The Editing Games, part 1
Editing. Does it ever end? Maybe if we have an apocalypse—where we writers would be too busy scrambling to save our skins or ambling down The Road trying to hide from lawless survivors. Or, would we take time out from the metaphorical red pen if compelled to compete with Katniss in The Hunger Games?
Nah. Being writers who want to get our work published, we’d probably just turn the arena into a battlefield of dangling modifiers, unnecessary adverbs, overwrought adjectives, and just plain old unnecessary words aka “fat.” Yes, in editing mode, we writers are fat trimmers.
After what seems like eons of editing my memoir, I still can’t believe how much fat there is. I guess it’s better than having writer’s block (a concept I don’t believe in anyway) or not having enough material to write about. Fortunately, for me, my crazy family provides me with plenty of entertaining material.
I’m almost there—almost done but the closer I get to that place, the antsier I become. Kind of like spring fever as a kid nearing the last day of school.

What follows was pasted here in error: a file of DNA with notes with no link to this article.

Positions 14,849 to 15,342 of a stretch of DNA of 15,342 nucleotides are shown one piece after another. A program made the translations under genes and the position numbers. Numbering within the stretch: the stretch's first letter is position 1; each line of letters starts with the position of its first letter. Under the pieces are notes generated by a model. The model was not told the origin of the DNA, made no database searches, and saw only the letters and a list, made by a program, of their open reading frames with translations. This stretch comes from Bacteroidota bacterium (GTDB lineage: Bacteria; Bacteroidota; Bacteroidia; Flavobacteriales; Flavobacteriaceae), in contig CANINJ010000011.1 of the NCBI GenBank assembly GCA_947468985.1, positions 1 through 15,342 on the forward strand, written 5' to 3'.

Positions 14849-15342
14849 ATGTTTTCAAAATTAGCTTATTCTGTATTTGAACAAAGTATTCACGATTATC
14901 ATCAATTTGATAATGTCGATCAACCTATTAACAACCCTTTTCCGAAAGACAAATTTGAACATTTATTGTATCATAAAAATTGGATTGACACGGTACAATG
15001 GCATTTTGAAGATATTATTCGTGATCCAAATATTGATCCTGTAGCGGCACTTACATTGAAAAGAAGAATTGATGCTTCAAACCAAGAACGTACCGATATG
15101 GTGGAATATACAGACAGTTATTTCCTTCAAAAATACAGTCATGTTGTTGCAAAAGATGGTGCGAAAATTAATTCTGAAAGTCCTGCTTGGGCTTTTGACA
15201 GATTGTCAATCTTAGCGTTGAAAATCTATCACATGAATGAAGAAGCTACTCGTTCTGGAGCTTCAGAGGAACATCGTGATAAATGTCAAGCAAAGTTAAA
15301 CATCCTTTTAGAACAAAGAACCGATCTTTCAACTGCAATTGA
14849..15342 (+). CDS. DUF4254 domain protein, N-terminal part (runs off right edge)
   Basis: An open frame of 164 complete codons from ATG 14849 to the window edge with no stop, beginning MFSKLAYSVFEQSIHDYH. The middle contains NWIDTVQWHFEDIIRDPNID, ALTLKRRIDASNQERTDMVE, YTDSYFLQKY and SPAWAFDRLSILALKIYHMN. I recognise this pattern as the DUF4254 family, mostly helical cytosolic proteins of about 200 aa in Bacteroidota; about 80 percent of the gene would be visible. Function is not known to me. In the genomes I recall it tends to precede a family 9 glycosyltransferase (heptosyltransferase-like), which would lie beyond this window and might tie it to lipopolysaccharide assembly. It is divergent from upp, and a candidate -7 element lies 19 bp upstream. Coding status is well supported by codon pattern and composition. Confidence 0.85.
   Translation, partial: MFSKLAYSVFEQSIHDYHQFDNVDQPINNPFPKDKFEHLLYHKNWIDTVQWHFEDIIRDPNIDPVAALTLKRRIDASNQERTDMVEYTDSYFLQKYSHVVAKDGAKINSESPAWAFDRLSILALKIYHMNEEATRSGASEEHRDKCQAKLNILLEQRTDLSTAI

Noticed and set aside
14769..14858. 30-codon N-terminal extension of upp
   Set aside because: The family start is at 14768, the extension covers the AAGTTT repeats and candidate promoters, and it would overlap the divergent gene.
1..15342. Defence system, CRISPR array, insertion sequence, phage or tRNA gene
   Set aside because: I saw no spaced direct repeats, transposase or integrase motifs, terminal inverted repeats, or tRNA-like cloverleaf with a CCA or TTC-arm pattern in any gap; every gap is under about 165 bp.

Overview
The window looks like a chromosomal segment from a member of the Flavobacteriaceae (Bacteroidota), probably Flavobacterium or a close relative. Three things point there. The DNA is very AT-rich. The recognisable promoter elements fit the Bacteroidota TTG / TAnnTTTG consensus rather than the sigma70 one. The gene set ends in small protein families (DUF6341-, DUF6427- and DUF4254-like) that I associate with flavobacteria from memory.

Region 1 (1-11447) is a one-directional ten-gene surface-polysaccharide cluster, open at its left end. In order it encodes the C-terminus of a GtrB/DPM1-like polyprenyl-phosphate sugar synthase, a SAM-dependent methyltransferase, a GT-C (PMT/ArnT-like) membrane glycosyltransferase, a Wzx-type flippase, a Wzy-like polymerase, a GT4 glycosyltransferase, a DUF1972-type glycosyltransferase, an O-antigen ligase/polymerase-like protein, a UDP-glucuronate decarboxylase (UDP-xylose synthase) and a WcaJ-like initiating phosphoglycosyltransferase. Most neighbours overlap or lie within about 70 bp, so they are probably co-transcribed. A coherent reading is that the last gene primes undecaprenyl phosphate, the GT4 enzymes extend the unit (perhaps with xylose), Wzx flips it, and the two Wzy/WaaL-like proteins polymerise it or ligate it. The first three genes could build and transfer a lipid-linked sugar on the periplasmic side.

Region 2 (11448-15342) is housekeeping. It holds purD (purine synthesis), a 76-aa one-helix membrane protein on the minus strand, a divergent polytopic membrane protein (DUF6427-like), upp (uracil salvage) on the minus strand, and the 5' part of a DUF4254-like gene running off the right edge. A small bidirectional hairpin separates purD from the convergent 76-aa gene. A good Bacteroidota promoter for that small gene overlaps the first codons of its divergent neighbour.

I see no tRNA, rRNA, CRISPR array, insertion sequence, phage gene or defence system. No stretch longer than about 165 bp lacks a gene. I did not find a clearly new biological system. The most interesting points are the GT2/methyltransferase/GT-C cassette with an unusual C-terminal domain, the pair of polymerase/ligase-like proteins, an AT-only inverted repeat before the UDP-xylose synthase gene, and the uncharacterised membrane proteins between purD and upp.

To help me stay sane in the editing arena, I’ve developed my own games. The Editing Games.
Game # 1: The Word Count Game
One major goal was to trim my manuscript from 110,000 words to about 85,000. To help me feel as if I was making progress, I tracked my word count. Here’s an example:
Saturday, May 28th:
10:15 am started with 88,750 words
break for workout, lunch. beach/swimming, etc
7:00 pm end day with 85,232
After a few chapters, I’d take a quick break to check my word count and log it. I don’t normally do this but on this day, I needed a little incentive to keep me going. I needed to feel as if I was accomplishing something so I turned it into a game.
Game # 2: The Question Game
As I trim fat and word count, I take sections of my manuscript–anything from a scene to a paragraph to a single sentence–and ask these three main questions:
- Does this further my story?
- Is it absolutely necessary?
- Would the book fail without this information?
I know one of my issues as a writer is I can write too much around a subject—too much setting, too much dialogue, too much description, too much information. I don’t worry about this when I’m doing the writing but during editing I have to force myself to really look at each line and ask the above questions.
In my next post, I’ll continue with The Editing Games, part II.
Do you have any favorite editing games you play with yourself? Please share in the comments below.